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Speaking of narrative, for a game with no dialogue, the team over at Zoink Games did an amazing job of structuring a story around sounds and visuals. While I’m still trying to process many pieces of what the game is about, on the surface it revolves around a peaceful forest that’s been invaded by shadow creatures that are trying to capture the animals and appear to be draining the life from the forest. As you explore you find cubes that – if sung to – will show you pieces of what these shadow creatures are doing (or have done). The more you progress through the game, the more the forest decays, and this is shown through shading. Things that were blue, purple, or green on your first visit become orange, gray, and black. Places that might have once been home to a certain type of animal will later be swarming with these shadow creatures.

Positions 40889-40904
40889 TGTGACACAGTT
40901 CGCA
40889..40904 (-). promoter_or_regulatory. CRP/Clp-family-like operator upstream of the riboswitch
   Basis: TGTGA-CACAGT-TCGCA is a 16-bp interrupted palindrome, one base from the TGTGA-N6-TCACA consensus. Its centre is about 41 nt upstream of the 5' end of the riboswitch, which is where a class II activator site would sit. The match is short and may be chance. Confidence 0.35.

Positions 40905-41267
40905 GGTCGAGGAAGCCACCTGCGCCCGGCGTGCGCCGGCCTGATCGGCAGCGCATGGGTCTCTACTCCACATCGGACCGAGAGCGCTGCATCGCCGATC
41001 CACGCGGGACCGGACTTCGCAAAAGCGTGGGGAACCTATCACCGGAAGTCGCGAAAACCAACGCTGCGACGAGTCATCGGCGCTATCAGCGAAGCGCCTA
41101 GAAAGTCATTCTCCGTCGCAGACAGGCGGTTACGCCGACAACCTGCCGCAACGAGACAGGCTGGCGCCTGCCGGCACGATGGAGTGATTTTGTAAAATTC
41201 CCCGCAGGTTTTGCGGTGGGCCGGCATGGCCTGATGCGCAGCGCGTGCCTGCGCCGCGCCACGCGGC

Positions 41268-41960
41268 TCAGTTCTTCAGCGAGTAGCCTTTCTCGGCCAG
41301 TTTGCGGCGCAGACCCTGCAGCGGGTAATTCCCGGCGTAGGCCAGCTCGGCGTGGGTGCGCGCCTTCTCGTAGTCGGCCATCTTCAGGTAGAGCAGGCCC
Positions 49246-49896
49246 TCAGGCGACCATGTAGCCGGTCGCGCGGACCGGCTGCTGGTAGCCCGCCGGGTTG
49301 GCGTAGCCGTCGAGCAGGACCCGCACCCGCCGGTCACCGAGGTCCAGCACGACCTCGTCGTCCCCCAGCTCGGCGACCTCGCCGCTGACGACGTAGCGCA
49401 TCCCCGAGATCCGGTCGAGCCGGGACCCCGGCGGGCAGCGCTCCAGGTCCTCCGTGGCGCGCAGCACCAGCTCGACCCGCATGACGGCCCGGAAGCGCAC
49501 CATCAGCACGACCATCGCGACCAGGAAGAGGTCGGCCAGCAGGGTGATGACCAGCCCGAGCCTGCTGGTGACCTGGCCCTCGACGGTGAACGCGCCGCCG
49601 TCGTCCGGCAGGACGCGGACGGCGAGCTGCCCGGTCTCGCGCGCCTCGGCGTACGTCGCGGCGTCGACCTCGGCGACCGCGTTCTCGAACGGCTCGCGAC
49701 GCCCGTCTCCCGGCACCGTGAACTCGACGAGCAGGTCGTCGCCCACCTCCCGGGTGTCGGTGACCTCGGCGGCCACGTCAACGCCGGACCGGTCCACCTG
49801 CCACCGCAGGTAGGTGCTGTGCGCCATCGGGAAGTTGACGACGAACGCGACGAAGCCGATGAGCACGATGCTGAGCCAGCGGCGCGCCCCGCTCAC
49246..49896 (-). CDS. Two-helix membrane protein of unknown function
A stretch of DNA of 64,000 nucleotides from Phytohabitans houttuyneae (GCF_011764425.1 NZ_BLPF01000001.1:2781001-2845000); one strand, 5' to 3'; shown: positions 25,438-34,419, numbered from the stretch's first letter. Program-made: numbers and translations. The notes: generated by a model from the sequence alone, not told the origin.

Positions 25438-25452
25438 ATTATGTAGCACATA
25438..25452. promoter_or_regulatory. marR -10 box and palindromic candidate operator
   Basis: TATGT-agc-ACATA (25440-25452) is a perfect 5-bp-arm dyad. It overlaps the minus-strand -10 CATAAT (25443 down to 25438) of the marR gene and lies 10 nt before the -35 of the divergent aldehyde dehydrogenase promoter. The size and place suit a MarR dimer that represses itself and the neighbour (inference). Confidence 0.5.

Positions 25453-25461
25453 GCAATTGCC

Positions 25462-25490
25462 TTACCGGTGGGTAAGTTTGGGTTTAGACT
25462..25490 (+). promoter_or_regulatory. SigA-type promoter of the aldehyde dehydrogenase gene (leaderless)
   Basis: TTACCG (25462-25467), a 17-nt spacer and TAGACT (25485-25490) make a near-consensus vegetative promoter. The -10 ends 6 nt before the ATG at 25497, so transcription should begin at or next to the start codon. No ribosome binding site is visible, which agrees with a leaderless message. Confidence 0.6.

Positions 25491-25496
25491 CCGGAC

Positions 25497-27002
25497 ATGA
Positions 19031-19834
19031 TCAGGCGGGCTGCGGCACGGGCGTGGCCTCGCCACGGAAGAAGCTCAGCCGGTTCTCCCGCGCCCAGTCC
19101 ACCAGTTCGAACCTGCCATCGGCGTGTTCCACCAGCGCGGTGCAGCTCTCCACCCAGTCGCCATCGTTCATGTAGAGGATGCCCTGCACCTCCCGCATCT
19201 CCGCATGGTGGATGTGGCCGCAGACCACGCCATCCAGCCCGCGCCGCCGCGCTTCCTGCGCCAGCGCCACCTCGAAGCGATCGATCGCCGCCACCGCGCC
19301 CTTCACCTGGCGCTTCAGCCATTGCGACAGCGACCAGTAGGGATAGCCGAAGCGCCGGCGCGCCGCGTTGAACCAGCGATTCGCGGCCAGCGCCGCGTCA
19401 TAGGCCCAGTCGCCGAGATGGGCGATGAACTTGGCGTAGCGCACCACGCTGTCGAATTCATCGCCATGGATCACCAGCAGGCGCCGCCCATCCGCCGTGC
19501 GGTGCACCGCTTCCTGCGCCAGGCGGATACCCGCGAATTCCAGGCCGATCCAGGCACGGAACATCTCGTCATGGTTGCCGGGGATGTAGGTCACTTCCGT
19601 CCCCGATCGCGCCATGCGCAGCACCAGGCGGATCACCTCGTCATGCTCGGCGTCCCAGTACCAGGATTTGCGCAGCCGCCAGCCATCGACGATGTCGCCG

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In addition to exploring and saving the forest, Fe offers gamers a chance to do a little extra. Hidden across the map are glowing pink crystals, and the more of these crystals you find, the closer you get to unlocking additional skills. However, the more skills you unlock, the more crystals you have to collect to get the next one. I got the first two, which were gliding and running, but I’ve yet to go back and collect the other three skills. Once you’ve collected enough crystals, you return to the tree in the center of the forest, which absorbs them into its giant eye and gifts you with a new ability. Unlike other games that make you unlock abilities in order to complete the game, Fe does a great job of avoiding that path by only making the first skill necessary for progression.